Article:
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Understanding structure–function links of microbial communities is a central theme of microbial ecology since its beginning. To this end, we studied the spatial variability of the bacterioplankton community structure and composition across the central Baltic Sea at four stations, which were up to 450km apart and at a depth profile representative for the central part (Gotland Deep, 235m). Bacterial community structure was followed by 16S ribosomal RNA (rRNA)- and 16S rRNA gene-based fingerprints using single-strand conformation polymorphism (SSCP) electrophoresis. Species composition was determined by sequence analysis of SSCP bands. High similarities of the bacterioplankton communities across several hundred kilometers were observed in the surface water using RNA- and DNA-based fingerprints. In these surface communities, the RNA- and DNA-based fingerprints resulted in very different pattern, presumably indicating large difference between the active members of the community as represented by RNA-based fingerprints and the present members represented by the DNA-based fingerprints. This large discrepancy changed gradually over depth, resulting in highly similar RNA- and DNA-based fingerprints in the anoxic part of the water column below 130m depth. A conceivable mechanism explaining this high similarity could be the reduced oxidative stress in the anoxic zone. The stable communities on the surface and in the anoxic zone indicate the strong influence of the hydrography on the bacterioplankton community structure. Comparative analysis of RNA- and DNA-based community structure provided criteria for the identification of the core community, its key members and their links to biogeochemical functions.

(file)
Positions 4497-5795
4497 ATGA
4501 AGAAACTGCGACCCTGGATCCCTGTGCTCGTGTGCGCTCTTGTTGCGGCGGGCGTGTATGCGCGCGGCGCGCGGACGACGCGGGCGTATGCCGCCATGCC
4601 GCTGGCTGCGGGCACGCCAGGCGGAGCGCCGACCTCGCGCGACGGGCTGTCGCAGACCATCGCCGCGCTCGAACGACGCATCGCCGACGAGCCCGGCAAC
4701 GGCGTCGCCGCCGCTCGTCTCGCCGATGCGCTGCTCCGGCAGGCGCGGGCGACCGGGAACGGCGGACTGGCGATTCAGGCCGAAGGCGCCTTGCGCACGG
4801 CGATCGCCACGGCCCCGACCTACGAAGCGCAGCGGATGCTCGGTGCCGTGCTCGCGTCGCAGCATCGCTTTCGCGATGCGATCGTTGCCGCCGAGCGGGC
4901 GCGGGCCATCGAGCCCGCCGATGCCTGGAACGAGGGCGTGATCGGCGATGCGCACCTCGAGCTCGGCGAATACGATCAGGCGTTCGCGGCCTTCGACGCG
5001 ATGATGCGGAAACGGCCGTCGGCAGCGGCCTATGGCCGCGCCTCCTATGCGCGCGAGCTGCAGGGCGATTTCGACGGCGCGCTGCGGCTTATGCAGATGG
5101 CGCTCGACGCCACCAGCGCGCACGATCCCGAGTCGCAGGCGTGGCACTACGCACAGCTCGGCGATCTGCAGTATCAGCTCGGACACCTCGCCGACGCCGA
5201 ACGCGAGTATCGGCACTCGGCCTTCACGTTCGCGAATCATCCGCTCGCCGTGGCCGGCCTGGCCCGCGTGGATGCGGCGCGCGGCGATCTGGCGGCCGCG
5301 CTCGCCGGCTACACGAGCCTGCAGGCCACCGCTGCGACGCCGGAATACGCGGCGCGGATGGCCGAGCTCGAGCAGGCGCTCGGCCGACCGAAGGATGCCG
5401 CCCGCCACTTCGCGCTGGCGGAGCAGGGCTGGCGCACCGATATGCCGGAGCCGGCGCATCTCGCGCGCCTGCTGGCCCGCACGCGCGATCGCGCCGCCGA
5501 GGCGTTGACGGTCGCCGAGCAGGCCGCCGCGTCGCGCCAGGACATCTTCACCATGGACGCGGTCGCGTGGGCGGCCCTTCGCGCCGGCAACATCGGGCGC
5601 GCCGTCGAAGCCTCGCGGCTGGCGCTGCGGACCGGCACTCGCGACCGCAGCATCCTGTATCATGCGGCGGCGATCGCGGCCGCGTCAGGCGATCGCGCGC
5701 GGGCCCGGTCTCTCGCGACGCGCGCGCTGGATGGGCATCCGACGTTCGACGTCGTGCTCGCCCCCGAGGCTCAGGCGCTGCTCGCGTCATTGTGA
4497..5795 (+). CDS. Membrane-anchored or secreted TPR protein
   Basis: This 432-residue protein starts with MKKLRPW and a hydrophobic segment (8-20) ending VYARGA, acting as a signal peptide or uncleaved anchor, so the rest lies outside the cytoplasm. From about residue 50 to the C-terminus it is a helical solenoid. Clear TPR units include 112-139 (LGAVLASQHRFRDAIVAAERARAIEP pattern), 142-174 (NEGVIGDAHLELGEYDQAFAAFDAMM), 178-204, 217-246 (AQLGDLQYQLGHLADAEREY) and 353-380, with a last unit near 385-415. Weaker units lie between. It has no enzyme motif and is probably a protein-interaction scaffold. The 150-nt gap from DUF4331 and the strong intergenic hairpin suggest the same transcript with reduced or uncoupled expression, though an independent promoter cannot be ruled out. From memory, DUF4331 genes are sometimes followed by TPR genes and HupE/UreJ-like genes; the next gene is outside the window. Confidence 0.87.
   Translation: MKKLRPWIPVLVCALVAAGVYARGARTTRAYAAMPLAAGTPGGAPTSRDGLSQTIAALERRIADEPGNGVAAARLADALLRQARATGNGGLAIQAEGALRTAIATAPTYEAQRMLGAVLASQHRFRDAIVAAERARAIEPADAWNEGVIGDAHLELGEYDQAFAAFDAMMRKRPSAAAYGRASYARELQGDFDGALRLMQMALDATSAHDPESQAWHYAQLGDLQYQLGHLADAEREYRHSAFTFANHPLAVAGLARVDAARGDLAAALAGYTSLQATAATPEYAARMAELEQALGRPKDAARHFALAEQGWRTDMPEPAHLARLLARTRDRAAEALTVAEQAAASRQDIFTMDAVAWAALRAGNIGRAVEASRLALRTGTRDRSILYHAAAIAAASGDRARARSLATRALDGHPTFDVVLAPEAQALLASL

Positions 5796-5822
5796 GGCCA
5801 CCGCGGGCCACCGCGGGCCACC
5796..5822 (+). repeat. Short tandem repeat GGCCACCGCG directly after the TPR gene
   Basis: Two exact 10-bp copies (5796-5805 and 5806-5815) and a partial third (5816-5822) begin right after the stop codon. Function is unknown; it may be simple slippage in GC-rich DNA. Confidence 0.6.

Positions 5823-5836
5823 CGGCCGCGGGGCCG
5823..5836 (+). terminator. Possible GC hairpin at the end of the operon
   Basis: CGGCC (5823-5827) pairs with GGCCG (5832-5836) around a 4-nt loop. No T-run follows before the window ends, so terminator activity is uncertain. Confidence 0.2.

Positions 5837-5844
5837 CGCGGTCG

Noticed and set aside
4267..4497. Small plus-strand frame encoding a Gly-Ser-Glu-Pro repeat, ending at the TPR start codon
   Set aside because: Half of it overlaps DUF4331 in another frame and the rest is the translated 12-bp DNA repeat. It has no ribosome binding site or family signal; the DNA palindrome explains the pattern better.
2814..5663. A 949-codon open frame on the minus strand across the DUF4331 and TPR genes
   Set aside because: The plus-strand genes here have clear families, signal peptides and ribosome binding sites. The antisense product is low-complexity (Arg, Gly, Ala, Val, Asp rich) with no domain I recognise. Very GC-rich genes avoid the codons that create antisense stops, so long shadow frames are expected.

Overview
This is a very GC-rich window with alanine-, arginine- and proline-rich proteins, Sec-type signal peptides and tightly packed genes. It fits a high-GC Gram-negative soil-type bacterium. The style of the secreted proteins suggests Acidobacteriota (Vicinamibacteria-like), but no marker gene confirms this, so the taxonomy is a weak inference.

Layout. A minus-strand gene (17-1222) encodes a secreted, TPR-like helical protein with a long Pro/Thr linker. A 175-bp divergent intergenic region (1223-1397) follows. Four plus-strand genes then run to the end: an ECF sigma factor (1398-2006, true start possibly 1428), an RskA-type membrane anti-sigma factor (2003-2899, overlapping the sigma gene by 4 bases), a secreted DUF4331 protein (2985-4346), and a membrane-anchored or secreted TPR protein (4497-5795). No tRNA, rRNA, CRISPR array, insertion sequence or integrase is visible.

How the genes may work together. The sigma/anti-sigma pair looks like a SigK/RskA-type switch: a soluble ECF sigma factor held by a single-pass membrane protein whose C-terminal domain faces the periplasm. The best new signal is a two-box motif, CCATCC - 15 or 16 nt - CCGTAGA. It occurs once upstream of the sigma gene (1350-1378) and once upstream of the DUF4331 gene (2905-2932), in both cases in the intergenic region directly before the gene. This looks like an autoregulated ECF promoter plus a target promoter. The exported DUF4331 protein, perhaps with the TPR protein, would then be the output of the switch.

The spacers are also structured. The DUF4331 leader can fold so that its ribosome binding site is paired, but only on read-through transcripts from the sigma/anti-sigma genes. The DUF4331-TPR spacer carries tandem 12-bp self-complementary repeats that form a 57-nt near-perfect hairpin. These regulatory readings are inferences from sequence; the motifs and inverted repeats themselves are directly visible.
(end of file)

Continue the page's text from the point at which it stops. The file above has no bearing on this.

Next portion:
Marine bacterioplankton is a natural microbial community of global relevance, and its taxonomic structure and biogeochemical functioning is of great importance to the whole biosphere (Azam and Malfatti, 2007; Fuhrman and Steele, 2008; Höfle et al., 2008; DeLong, 2009; Jiao et al., 2010). On a basin scale, the horizontal extent and vertical distribution of its community structure and activity has gained much attention in the main ocean basins, such as the Pacific and Atlantic (for a review see Treusch et al., 2010). The vertical extent of the bacterioplankton community structure in these oceans has been studied extensively using 16S ribosomal RNA (rRNA) gene-based methods (Hewson et al., 2006b; Treusch et al., 2009). The horizontal extent of the bacterioplankton community structure on a large scale, that is, in the order of kilometers, was studied in detail in various marine ecosystems, such as the Pacific (Hewson et al., 2006a) and the Chesapeake Bay (Kan et al., 2006). Contradictory results have been reported ranging from substantial changes within a few kilometers to very slight changes over long distances (Hewson et al., 2006a; Kan et al., 2007).